face the most explicit and severe barriers; the populations of entire subcontinents may be subject to such barriers. A more opaque selection-process operates
by granting a certain leeway to persons acting as formal and informal recruiters
of labour for the target-countries. The regimentation of migrant-flows through
bureaucratic procedures is driven by production-interests that would apply the
just-in-time principle not only to stocks but also to so-called human resources.
This embeddedness accords well with a strategy of fostering the indigenous
populations illusion that the presence of immigrants is only temporary.2 The
strategies autonomously developed by migrants3 are frequently confronted with
state- and institutional structures that tend towards imposing a rigid itinerary on
1.About 1015 percent of the worlds migrants do not dispose of valid documents:
IOM 2008, pp. 2, 9.
2.Gambino 2003.
3.Papastergiadis 2000.

The Shifting Maelstrom91

migrant-flows. This pattern is one of the principal means of regimenting the

mobility of migrants, forcing it into as unitary as possible a framework. Within the
apparently orderly process of labour-recruitment, one finds agencies that negotiate ad personam, but also recruiters of entire work-teams, as well as public or
sectoral institutions that act as intermediaries between employers and migrantworkers, maintaining recruitment-offices in areas of out-migration. Recruiters
respond to short-term manpower-demands that may be out of step with governmental immigration-policy. International recruitment fulfils a necessary function
within the productive apparatus; it extends to sectors beyond those traditionally
reliant on immigrant labour (agriculture and construction) and plays a role wherever production cannot easily be relocated and wherever unattractive working
conditions and low wages cause the rate of labour turnover to rise.4
Formal and informal recruiters of migrant-labour have thus progressively
extended their reach. The process of selecting and transferring labour is largely
driven by potential employers and their demand for labour. There is a tendency
within this international management of the labour-force to segment the labourforce by allocating specific types of workers to specific jobs. Employers consider
such segmentation a reduction of their production-costs. On the level of society,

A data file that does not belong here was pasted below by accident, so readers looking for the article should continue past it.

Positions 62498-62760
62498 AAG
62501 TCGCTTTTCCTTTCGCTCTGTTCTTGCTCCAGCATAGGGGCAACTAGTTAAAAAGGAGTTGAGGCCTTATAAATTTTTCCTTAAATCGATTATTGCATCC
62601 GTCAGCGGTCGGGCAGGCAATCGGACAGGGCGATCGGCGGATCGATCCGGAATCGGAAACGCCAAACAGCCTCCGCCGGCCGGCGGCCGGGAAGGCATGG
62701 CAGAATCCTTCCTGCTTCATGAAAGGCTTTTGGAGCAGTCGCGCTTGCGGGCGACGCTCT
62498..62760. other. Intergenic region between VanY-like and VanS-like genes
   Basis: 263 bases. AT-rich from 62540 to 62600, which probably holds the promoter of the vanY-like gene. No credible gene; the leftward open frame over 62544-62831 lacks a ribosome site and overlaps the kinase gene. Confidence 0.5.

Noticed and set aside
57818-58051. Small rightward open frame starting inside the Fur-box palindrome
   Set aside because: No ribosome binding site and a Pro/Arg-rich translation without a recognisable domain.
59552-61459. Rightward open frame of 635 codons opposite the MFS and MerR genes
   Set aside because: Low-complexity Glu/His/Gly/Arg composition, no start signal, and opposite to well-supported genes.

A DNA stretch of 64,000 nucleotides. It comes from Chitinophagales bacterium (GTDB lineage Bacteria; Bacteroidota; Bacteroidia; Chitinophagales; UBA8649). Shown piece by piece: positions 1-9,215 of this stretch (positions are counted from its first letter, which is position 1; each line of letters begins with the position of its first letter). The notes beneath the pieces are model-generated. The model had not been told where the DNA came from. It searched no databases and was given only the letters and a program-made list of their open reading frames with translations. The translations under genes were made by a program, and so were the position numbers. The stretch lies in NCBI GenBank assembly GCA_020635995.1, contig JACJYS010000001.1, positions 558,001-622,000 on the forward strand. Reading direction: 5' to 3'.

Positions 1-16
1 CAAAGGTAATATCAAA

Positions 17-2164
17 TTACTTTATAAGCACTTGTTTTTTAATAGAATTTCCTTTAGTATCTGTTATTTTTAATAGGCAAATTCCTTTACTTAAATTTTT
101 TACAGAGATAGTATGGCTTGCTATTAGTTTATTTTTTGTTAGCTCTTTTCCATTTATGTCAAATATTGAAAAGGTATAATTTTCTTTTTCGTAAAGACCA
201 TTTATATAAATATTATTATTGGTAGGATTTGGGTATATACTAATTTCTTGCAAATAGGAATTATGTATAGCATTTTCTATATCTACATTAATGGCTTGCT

the allocation of migrants to specific jobs presents itself as a double process: on
the one hand, certain procedures are institutionalised; on the other hand, immigrants are disciplined to behave in a certain way. In Asias urban peripheries,
along the Southern border of the United States and along the edge of the European Union, centres and camps built to discipline undocumented migrants can
be converted into informal recruitment-offices whenever the demand for manpower requires it. Such a lowering of the guard remains unheard of in migrant
detention-centres located within the EU and the United States.
In the now lengthy history of modern migration, the intersections of free and
bonded migration continue to cast their long shadow over the various trajectories of departure, transit and arrival. In what follows, we wish to contribute
especially to the debate on the turnover of free and bonded labour.

2.One turnover-cycle comprises many others

The circumstances in which emigration occurs are determined not only by
wage-differentials, the relative ease or difficulty of relocating to another country and the absence or presence of support-networks, but also by the rate of
labour-turnover in places of employment characterised by insalubrious working

4.Stalker 2000.

92Ferruccio Gambino and Devi Sacchetto

conditions, repetitive tasks and externally determined work-paces,5 as well as in

the personal-services sector. More specifically, one needs to examine how externally determined and insalubrious work-paces are related, first, to the turnover
of the labour force and to labour-migration and, second, to the mobility of capital. Historically, the imposition of externally determined and insalubrious work
paces has generated conspicuous degrees of labour-mobility, thereby forcing the
productive apparatus to extend its social and territorial recruitment-areas. The
mobility of industrial capital can also be explained, at least in part, by reference
to the imposition of such work-paces. Externally determined work-paces and
repetitive tasks induce forms of relocation. Firms will frequently (although not
inevitably) respond to this labour mobility by adopting a strategy of bifurcation.
In brief, they will occasionally attempt to attract workers by raising wages; more
frequently, they will extend the reach of their recruitment-practices.
The frequent practice of relocating the site of production (be it within a single
nation or across borders) results from a distinctive secular trend: firms go in
search of new sources of manpower and flee industrial conflict.6 But geographically relocating production is often no more than a form of spatial fix that does
no more than retemporalise the crisis.7 In his treatment of the theme of temporality, Marx returns to the theme of production, stressing that production-time
exceeds labour-time:
The production time includes, of course, the period of the labour process; but
this is not all. We should first recall that a part of the constant capital exists
in means of labour, such as machines, buildings, etc. which serve for constant
repetitions of the same labour process until they are worn out. The periodic
interruption of the labour process, at night for example, may interrupt the
function of these means of labour, but it does not affect their stay in the place
of production. They belong to this not only when they function, but also when
they do not function.8

In this way, slaves and servants and, more generally, the so-called institutional